Growing up, we all heard the same things over and over. Brush your teeth every day, wash your face, change your underwear, don't sit on toilet public toilets, just to name a few.
But while some of these things are great hygienic advice, there are some hygiene myths we all fell for growing up, and it's time to debunk them once and for all!
1. You need to shower every day.
There are definitely exceptions to this rule, but the average person doesn't need to shower every single day. If you're not partaking in exercise frequently or getting sweaty from the heat, only showering a couple of times a week is totally fine. According to Professor Stephen Shumack, anything else could damage your skin.
"Over-washing causes 'defatting' of the skin – getting rid of the natural body oils we produce to protect the skin cells," he says. "This can cause actual damage making them more permeable to bacteria or viruses, precipitating itchy skin, dryness, flakiness and worsening conditions like eczema."
2. Oily skin shouldn't be moisturized.
There's a misconception that oily skin doesn't need to be moisturized because it's already pretty moist on its own. This is wrong.
"Oily skin requires moisturizing just as much as dry skin," says general surgery resident Alina Baciu. "Using a light moisturizer for oily skin will curb sebum production within skin glands."
3. Anti-bacterial cleaning products are better.
When we look for cleaning supplies, we try and find the "anti-bacterial" products to make sure as many germs as possible are killed. But according to microbiologist Jason Tetro, antibacterial products can contain triclosan, which is an environmental toxin and not all that great at killing germs.
4. Body odor comes from sweat.
Everyone worries that when they sweat, they'll smell. We usually attribute it to the sweat itself, but that's actually not where body odor comes from at all. According to Baciu, 99% of sweat is composed of water and it completely odorless.
"The bacteria living in our armpits decompose the proteins in our sweat, releasing these odorant molecules," says Baciu. "This is actually why our sweat has a scent, and sometimes a very unpleasant one."
5. There's a five-second rule.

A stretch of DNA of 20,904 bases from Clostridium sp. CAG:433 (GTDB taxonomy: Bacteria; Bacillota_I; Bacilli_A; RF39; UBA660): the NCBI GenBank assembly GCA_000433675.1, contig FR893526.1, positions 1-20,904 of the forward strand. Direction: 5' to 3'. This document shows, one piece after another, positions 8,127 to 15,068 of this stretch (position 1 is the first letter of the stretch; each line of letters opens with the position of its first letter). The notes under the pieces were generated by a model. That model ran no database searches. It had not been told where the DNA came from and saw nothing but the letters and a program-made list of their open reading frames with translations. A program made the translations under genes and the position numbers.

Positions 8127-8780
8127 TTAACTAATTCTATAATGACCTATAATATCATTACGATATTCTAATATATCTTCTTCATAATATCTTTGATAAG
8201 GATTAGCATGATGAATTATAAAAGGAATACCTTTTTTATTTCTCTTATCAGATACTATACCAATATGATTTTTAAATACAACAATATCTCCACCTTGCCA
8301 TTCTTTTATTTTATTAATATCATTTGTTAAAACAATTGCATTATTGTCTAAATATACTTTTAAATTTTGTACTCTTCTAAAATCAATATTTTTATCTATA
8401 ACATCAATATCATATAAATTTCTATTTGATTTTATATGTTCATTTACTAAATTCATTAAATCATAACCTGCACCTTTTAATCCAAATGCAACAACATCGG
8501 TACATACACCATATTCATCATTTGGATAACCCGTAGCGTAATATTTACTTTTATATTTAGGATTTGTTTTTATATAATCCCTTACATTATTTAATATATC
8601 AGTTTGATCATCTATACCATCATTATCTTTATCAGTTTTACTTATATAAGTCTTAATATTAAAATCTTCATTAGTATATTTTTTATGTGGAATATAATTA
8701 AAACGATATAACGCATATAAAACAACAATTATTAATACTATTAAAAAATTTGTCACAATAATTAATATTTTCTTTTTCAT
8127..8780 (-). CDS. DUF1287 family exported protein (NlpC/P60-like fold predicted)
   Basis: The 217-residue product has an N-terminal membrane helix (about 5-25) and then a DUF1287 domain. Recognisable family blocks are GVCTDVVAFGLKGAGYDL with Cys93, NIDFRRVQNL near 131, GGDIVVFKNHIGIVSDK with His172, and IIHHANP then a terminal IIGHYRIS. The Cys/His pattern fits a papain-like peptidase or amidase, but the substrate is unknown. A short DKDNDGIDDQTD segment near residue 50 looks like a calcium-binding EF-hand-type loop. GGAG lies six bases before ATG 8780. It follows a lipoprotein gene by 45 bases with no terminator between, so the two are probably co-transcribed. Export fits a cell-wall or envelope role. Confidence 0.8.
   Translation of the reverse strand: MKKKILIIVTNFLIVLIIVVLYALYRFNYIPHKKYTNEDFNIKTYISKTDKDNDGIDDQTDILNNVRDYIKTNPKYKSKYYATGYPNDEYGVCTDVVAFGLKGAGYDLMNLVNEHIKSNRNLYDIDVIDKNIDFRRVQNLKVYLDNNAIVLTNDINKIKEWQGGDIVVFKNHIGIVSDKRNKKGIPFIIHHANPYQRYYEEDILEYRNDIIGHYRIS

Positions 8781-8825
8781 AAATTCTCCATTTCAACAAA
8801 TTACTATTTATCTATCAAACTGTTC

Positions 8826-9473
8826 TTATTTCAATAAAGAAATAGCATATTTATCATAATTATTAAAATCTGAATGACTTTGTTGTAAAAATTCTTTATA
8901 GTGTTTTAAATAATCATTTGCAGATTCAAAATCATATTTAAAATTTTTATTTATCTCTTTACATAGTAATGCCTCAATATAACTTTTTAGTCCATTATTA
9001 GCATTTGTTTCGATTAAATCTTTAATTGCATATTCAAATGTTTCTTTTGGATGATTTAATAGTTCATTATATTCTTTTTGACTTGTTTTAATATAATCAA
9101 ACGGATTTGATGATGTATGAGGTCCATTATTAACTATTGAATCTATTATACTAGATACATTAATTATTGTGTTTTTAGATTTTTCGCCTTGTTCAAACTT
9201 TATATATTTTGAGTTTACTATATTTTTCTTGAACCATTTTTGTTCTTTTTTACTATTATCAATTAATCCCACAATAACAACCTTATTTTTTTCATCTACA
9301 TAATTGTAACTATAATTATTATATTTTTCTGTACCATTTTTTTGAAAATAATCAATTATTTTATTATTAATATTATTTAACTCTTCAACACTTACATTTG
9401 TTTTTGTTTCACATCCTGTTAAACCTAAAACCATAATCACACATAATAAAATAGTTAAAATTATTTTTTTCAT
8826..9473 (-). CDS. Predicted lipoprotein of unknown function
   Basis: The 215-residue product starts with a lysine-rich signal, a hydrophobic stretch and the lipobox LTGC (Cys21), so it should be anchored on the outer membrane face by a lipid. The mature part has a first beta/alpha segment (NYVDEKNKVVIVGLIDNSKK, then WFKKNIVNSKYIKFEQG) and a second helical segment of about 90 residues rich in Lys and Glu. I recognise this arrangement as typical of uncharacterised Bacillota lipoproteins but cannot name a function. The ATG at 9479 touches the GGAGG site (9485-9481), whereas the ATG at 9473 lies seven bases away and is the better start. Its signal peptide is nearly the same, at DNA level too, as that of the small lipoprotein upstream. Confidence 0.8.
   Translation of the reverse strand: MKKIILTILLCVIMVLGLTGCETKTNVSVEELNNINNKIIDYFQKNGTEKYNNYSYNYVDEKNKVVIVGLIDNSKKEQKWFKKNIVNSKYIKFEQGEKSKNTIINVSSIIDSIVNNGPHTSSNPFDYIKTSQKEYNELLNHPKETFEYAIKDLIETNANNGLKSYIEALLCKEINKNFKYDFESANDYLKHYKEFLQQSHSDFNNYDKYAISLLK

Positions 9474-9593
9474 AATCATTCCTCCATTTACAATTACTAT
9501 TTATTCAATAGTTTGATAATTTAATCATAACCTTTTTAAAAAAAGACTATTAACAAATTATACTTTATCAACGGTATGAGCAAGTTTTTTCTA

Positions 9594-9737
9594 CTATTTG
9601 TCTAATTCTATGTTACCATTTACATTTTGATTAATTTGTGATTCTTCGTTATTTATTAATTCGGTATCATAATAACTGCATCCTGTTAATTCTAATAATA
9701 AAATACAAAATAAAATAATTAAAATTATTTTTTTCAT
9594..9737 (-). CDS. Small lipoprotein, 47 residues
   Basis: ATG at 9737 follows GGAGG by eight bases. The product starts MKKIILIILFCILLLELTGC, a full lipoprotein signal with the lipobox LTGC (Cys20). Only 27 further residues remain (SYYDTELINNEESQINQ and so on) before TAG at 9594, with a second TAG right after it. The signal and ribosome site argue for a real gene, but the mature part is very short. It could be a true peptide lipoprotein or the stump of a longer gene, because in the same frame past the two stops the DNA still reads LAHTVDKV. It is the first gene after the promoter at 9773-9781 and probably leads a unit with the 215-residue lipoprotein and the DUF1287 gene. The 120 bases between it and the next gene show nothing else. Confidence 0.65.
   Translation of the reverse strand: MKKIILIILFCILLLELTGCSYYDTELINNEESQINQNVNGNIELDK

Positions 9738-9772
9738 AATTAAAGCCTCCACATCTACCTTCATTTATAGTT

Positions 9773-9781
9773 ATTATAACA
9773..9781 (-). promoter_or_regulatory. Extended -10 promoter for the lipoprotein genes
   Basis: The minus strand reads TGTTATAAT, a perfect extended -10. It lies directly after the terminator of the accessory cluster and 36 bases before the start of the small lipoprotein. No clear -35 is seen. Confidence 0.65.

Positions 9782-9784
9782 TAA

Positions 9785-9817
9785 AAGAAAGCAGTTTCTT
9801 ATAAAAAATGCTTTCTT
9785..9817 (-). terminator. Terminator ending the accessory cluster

As kids we always went by the "five-second rule," which basically meant any food you dropped on the ground was safe to eat, so long as you picked it up within five seconds. If you haven't figured it out by now, this isn't true.
"The five-second rule has little effect on the amount of bacteria you would pick up from a heavily contaminated surface," says Dr Cutler, a microbiologist from Queen Mary, University of London. "Think about this, if you drop food on a floor, it's better to put it in the bin rather than your mouth. No matter if it’s at home on the carpet, the kitchen floor or in the street, my advice is if you drop it, chuck it."
6. Public toilet seats can give you an STD.
No more need to squat on a public toilet, because you're not going to contract crabs, no matter what your mother told you. Yes, there are germs all over the seat, but they're not harmful to your body. Your skin acts as a barrier and in general, isn't affected by this bacteria.
"While it probably is true that a great deal of them are very unclean and filled with bacteria, it is extremely rare that someone catches a disease from using a public restroom," says Baciu. "Touching the seat with your thighs for a brief moment will not get you infected, as microbes are not that quick to migrates down to your private area."
“Just don’t lick them, as many of the bacteria present could cause gastrointestinal troubles,” Tetro jokes.
7. Soap kills germs.
We all use soap every day, or at least I hope you do. The general idea is that soap kills the germs on your body, but it's actually not true. A normal soap will just lift the bacteria off your skin and rinse it down the sink. If you actually want to kill the germs, an anti-bacterial soap is the way to go.
8. Hot tubs are full of bacteria.
Hot tubs are often looked at as gross tubs of bacteria, but that's not really the case. Sure, there's bound to be some germs in there, people are swimming almost nude after all, but most of the bacteria is harmless, run-of-the-mill stuff.
Just make sure the hot tub is cleaned regularly. There are certain bacteria, like MRSA, E. coli and Legionella pneumophila, which can be worrisome.
9. You only need to change your sheets every few weeks.
Listen to this gross stat: men between the ages of 18 and 55 only change their bed sheets four times a year. Even worse? Single men in this age bracket generally only own one set of sheets.
Most women admitted to changing their sheets every few weeks, but even that isn't enough. The reality is, we shed so much dead skin and sweat while we sleep, we should be changing our sheets once a week.
“Each and every hour you are shedding millions of germs (while you sleep) that grow with sweat, oil, dirt and other organic chemicals," says Tetro. "The majority are harmless, but some can cause rashes, irritations and acne.”